A delightful irony is revealed when Tietjens admits that 'Fortunately, there was the heir... Otherwise he could not have gone with that girl!'.  How wonderful that the pregnancy-lie used by Sylvia to trap him, is what ultimately frees him and allows him to live with his beloved Valentine.  Such symmetry in this collection of novels  makes them all the more satisfying, and at a little less tragic somehow, to know that Teitjens will, in fact, never bring Valentine to Groby.

I will read on.

Thursday, 4 October 2012

No More Parades (Parade's End Book 2) ~ Ford Madox Ford


'When you came in the space was desultory, rectangular, warm after the drip of the winter night, and transfused with a brown-orange dust that was light. It was shaped like the house a child draws. Three groups of brown limbs spotted with brass took dim high-lights from shafts that came from a bucket pierced with holes, filled with incandescent coke, and covered in with a sheet of iron in the shape of a tunnel.'    FORD, FORD MADOX

This is how the second book of the 'Parade's End' teratology begins, and it sets the tone for the entire novel.  This book deals with Teitjen's time as a captain at a supplies depot, close to the Front during World War One.  He has left Valentine and England behind, but Sylvia, on the war-path, follows him to France and stirs up a world of trouble in the process.

However, though one could spend forever discussing the ins and out of their relationships, this blog post will focus on the aspect of the writer's style that took me by surprise: the ability of the human race to find beauty in the most unexpected of places.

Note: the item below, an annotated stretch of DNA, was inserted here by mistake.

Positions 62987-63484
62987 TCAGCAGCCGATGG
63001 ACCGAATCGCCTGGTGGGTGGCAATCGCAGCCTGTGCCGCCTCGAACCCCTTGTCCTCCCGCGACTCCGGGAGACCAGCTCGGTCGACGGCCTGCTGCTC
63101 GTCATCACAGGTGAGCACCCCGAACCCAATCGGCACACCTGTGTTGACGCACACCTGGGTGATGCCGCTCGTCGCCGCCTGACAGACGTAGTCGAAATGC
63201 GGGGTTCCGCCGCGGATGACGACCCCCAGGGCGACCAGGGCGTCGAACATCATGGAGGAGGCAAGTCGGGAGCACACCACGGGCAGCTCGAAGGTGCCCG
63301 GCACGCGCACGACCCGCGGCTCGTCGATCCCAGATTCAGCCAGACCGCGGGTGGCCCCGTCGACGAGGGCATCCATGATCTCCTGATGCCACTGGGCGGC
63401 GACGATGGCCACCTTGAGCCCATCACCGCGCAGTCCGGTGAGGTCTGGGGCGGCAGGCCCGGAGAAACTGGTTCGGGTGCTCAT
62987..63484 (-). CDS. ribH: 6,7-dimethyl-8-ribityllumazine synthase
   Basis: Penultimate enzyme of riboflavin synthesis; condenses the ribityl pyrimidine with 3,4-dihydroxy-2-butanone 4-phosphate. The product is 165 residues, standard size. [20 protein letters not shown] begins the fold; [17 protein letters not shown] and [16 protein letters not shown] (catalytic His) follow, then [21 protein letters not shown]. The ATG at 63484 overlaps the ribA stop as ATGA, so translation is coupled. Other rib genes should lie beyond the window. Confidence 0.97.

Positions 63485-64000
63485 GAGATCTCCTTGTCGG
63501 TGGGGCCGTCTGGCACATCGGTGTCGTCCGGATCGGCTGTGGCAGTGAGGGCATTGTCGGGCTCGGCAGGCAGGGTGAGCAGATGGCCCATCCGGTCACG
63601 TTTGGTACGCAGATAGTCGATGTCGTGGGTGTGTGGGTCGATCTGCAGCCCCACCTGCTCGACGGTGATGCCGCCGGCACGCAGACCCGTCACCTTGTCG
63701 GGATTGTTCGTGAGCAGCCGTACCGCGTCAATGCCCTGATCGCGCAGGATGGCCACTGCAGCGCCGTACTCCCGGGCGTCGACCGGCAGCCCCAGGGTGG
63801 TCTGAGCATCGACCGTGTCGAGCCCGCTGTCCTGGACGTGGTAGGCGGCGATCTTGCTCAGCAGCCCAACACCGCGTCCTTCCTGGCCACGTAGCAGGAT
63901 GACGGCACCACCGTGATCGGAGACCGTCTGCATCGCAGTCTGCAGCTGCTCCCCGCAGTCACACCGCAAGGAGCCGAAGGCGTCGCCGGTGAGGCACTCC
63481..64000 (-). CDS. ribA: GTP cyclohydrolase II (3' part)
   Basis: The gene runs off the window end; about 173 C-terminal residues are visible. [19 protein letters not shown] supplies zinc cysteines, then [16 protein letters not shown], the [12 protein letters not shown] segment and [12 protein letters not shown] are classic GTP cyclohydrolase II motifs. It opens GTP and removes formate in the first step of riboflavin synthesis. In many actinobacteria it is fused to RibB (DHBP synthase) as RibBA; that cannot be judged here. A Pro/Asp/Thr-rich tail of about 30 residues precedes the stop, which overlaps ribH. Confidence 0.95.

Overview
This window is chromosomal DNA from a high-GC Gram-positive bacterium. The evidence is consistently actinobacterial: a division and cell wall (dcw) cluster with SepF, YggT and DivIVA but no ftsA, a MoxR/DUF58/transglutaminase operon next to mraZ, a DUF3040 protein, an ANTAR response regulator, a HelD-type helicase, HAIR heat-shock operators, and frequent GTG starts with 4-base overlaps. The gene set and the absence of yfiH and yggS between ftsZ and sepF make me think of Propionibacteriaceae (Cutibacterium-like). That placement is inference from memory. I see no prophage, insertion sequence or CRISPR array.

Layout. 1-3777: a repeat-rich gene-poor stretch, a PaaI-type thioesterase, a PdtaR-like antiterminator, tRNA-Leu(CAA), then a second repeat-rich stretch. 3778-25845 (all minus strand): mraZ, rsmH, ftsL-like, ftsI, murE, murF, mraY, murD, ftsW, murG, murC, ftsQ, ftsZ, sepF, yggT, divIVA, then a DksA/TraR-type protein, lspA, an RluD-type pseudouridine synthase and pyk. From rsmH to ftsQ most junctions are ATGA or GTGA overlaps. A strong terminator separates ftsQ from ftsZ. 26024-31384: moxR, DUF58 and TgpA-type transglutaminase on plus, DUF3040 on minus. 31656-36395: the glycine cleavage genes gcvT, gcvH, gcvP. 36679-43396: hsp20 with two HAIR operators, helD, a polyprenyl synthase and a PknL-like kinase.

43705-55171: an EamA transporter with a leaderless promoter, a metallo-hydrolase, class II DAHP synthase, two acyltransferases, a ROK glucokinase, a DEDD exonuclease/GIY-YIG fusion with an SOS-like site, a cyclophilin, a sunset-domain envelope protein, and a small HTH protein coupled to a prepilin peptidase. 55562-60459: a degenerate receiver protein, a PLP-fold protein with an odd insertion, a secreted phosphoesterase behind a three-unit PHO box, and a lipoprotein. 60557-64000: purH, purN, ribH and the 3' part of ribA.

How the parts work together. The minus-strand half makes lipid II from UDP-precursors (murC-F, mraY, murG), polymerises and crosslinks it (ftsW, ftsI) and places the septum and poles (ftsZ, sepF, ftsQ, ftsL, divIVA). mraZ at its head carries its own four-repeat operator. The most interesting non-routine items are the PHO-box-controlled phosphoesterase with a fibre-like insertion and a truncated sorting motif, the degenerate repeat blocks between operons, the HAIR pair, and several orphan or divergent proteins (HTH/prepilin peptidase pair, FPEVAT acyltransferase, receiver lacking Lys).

It is with a painter's eye that he describes life on the front lines - a tiny speck of light, adds an additional, visual, dimension to the writing and lifts the world of the supply depot off the page.  It is not surprising to learn that Ford Madox was the maternal grandson of acclaimed Victorian painter Ford Madox Brown.   In 'No More Parades', Madox Ford reveals his own gift as a novelist-painter, who, with just one adjective, can illuminate an entire scene for our imaginations.

'Tietjens considered the sleeping army... That country village under the white moon, all of sackcloth sides, celluloid windows, forty men to a hut... That slumbering Arcadia was one of... how many? Thirty-seven thousand five hundred, say for a million and a half of men... But there were probably more than a million and a half in that base... Well, round the slumbering Arcadias were the fringes of virginly glimmering tents...'
 Not only does he create the somewhat heartbreaking yet beautiful image of the 'sleeping army', but he bathes the vision in a mixture of cold reality and magic by placing a 'white moon' overhead and by describing the endless lines of army tents as 'glimmering'.  That one adjective suggests all the vulnerability and transience of life for a soldier at the Front: like the light of a candle flame, the slightest breath is enough to extinguish it.  In naming it as a village, he calls up echoes of middle England, whose sons have all decamped to the battlegrounds of France; an uprooted English village, if not in term of place, then in terms of national identity.  It is an Arcadia, he tells us, a place celebrated as an unspoiled, harmonious wilderness in Greek mythology, hardly apt when describing a landscape close to the Western Front, but that is how Madox Ford chooses to present it.  Perhaps it is the camaraderie of war, the mutual love felt by soldiers in wartime, that inspires him to describe the scene thus, or he is simply using the nocturnal hours of peace as a contrast to the horror of the day's fighting.  Indeed, there are many descriptions of moonlight reflecting silver on mounds of earth; stars, like pinpricks in the black sky, and so on.  Much of the book's action, it is clear, takes place in the dark.

This is in stark contrast to imagery associated with the female characters, Sylvia and Valentine.  Consider how he describes Mrs Tietjens:
'She appeared before him so extraordinarily bright and clear in the brown darkness that he shuddered: very tall, very fair... in a sheath gown of gold tissue, all illuminated, and her mass of hair, like gold tissue too, coiled round and round in plaits over her ears ...'